cloudhiking - maps and adventure guides

Site Links


Contact Us









Friends' Links

Appalachia & Beyond

Family Wilds


Marking My Territory

Outcast Hikers


577 Trail Sense
GPS Navigation

GPS Pro screen shot

So you have a GPS, you can now pinpoint where you are on the face of the earth to within a few meters. Gone are the days of having to triangulate your position with a map and compass, the GPS does it all for you. Well, sometimes, if you know how to use it.

I had a GPS for years before I became a real user. I could tell that the GPS was giving me information; but using the device was not easy to use and I felt it was inaccurate.

Part of the problem with my GPS use was because I used a Mac computer and hardly any of the GPS software was made for the Mac. I even went so far as to run Windows on my Mac, just so I could load the maps onto the GPS. Still, I limited using the GPS computer programs, because it was a pain to switch back and forth from Windows to Mac.

Finally, Garmin made their BaseCamp for the Apple users! In the mean time, I had begun to use a third party's software, Mac GPS Pro. The small company in Colorado makes a good product.

The GPS software takes the GPS to the next level. A GPS will show your location; but without the computer, the GPS is sometimes painfully slow to use. On the computer screen, you can quickly load a map (many of them for free, see below), set waypoints and a route, and upload the information to your GPS for use on the trail.

Taking your loaded GPS to the field, you have a route to follow, that you made. If you decide to venture off the track, you can still easily return to the intended route.

The GPS is a wonderful navigation tool. The computer software makes navigating with the GPS even easier. As you experiment, you will learn tricks that will make the GPS an even better tool.

Now for a few GPS navigation tips ...

Carry a map, paper map and a small compass with you. You still need to know how to use the map and compass.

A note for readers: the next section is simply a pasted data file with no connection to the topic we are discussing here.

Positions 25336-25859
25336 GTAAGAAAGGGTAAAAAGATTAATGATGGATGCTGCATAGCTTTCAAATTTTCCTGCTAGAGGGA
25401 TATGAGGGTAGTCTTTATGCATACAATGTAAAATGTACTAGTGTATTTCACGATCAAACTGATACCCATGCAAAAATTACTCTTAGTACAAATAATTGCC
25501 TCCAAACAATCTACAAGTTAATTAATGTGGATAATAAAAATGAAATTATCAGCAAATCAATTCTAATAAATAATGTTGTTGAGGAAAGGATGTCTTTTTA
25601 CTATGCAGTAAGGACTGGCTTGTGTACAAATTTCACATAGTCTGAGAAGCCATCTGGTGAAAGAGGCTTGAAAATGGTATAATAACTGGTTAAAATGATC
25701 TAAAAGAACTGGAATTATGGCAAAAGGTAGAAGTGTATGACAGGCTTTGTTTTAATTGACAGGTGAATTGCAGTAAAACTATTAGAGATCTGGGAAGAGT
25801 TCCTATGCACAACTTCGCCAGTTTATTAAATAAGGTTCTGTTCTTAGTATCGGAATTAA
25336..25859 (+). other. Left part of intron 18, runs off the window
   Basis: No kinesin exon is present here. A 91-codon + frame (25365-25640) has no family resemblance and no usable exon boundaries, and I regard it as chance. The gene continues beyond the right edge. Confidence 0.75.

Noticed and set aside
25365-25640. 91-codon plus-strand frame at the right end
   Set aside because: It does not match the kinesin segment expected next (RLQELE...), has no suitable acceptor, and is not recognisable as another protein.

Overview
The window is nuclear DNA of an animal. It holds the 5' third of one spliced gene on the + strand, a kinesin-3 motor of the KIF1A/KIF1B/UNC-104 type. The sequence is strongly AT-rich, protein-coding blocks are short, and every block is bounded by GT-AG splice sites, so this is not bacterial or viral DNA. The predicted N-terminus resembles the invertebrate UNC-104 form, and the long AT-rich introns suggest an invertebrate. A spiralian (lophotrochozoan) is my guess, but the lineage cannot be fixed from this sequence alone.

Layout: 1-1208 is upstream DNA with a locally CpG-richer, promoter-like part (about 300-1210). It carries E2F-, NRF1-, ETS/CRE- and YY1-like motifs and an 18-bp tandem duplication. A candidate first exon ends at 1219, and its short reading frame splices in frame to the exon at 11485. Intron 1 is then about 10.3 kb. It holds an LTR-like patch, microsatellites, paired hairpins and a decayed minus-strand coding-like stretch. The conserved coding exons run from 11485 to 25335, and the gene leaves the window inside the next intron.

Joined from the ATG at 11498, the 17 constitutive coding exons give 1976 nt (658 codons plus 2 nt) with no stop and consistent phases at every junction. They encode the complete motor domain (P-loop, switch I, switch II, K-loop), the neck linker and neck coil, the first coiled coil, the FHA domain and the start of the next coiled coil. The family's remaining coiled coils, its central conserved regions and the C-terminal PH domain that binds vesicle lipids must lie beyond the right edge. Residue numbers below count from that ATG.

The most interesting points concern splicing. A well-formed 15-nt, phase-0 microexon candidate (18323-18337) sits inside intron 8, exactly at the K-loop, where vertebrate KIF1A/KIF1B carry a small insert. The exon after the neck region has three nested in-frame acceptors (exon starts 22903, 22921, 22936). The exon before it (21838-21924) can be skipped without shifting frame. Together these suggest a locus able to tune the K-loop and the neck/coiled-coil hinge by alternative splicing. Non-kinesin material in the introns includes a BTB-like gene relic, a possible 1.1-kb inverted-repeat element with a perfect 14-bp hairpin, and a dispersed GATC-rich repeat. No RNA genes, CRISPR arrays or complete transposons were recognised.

You can download GPS tracklogs and waypoints from sites such as Backpacker.

A route consists of waypoints and a tracklog.

The more waypoints that you add, the more accurate the route.

Using the computer, entering a waypoint is as simple as pushing the 'enter' button. It is that easy on the GPS too; but the computer is used to plan the route for the trip.

You can make a route using just the GPS; but it is so much easier to do so using the computer, Mac or PC.

In setting the waypoints on the computer, add waypoints at all known key locations (taken from the map).

The GPS can give you estimated time and the distance to each waypoint.

Following the track, it is easier if you change your view (from the settings) from north up to heads up or tracks up.

If you are walking on an obvious trail, following a track that you downloaded, and the track does not match the trail ... do not fret, one of the tracks is not very accurate. Just stay on the trail, that is where the track should be. In an area of poor coverage the error may be quite large. The (inaccurate) track is still useful is showing the general shape of the route. With a better view of the sky, the track's accuracy will improve.

By making a route on the computer, it eliminates the problems with accuracy of a tracklog (downloaded from another GPS user.) Your GPS track might still be inaccurate; but that is an easier correction, than having two inaccurate GPS tracks.

When one track is inaccurate due to poor coverage, the other tracks will most likely be inaccurate too.

With experience you will find what information you will need on your hikes and how to make your routes accordingly.

I have told a story many times about when I first started using a GPS. After using a map and compass for years, it was hard to believe that the GPS could make navigation so easy. Then, with more use, I found that the GPS was inaccurate. Sometimes my position was up to a hundred or so feet off. While standing still and watching the GPS screen, my position would even change! I quit using the GPS for awhile; but then started thinking about my navigation accuracy while using a map and compass. If I plotted my position with map and compass as many times at the GPS was doing, the track of my position would also be jumping around!

I started using the GPS again, and embraced the errors. When I no longer blindly followed the GPS and used my other navigation skills and common sense, I was able to develop a hybrid navigation system. The GPS is the primary tool of the system; but after years of field use, I developed checks and balances to help keep me on course - or not too far off!

Happy navigating trails



Garmin Software

National Geographic Software

Garmin Maps - free


Name (required):

Comment (required):

Please Introduce Secure Code: